It’s been a while since I reported on the cattle, but I put this down solely to the fact that there has been very little to relate. The beasts lost some condition in the early days of January, but this was all within an acceptable margin and they took a restorative leap forward when they were wormed and fluked a month ago.
I began this cattle project with the nagging concern that I might not have sufficient time to devote to it. I’m already tied down with a number of projects for work and play, and I worried that a small farming enterprise would sink me. In reality, these animals are so beautifully “hands-off” that they have hardly made a dent in my schedule and simply run alongside everything else I do with hardly a second thought. It is a pleasure to feed them every morning, and this short trip up the hill has become a fantastic mid-morning break in a routine that might otherwise be desk-bound and dry. I have only laid my hands on the animals twice in fifteen months of ownership, and most of my “farming” has been a simple matter of sitting back and watching them grow.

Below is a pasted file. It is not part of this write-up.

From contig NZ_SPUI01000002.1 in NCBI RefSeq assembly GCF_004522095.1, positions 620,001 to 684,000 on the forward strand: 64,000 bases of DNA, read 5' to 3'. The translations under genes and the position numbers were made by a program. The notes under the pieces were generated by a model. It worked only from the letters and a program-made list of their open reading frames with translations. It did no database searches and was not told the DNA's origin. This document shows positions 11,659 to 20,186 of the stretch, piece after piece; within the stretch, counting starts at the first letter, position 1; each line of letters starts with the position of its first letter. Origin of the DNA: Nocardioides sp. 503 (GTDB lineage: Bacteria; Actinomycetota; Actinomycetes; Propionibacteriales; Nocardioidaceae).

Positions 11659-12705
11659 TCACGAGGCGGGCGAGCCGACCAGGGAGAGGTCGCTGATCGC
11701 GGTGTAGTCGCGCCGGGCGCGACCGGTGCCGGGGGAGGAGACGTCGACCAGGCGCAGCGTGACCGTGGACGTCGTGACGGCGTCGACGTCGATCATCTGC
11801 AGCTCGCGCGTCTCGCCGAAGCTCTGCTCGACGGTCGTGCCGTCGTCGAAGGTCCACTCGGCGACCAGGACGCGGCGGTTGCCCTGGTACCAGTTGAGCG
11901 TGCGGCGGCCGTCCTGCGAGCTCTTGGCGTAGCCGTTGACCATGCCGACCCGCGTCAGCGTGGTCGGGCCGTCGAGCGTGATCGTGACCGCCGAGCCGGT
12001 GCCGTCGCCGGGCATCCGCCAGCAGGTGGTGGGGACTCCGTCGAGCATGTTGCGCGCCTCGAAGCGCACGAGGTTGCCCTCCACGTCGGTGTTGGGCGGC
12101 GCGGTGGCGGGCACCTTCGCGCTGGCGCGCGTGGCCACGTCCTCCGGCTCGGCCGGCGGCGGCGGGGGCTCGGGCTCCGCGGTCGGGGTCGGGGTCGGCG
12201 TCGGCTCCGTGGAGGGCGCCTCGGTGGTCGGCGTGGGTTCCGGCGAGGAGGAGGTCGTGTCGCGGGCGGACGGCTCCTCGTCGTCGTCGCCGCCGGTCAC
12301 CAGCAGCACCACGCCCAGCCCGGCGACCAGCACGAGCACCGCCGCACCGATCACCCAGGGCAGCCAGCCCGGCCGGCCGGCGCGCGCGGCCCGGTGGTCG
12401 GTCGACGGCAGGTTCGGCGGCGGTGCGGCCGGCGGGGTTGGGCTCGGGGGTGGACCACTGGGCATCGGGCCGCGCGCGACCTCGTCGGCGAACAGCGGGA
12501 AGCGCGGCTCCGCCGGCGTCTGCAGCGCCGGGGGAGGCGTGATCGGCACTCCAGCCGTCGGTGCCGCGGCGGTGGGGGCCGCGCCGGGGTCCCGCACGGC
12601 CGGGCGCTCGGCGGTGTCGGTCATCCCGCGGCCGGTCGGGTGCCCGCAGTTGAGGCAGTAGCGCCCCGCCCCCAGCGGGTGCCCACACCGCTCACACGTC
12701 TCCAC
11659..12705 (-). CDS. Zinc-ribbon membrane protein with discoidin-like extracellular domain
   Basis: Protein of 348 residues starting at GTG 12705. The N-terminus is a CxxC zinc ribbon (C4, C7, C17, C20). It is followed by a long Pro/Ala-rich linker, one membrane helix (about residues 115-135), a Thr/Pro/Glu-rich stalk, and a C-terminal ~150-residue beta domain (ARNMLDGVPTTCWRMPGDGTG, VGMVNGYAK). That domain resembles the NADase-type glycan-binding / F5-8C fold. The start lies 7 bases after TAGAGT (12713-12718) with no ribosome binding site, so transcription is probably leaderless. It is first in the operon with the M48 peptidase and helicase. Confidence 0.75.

There is something deeply satisfying about these animals and this project. It scratches many of my awkward itches and has trained me to an almost zen-like level of patience. My mother bought some shetland x welsh mountain sheep which share the field with my cows, and they went to a hebridean tup in the autumn. They are already showing signs of being in lamb, and they will soon have fluffy little followers at foot. It’s been entertaining to see these two species share the same space – The sheep are on a short cycle; a rapid turnover of growth, reproduction and development. By comparison, the cows are almost unchanged after a year on a mission more ponderous and long term than any sheep’s wildest imagination.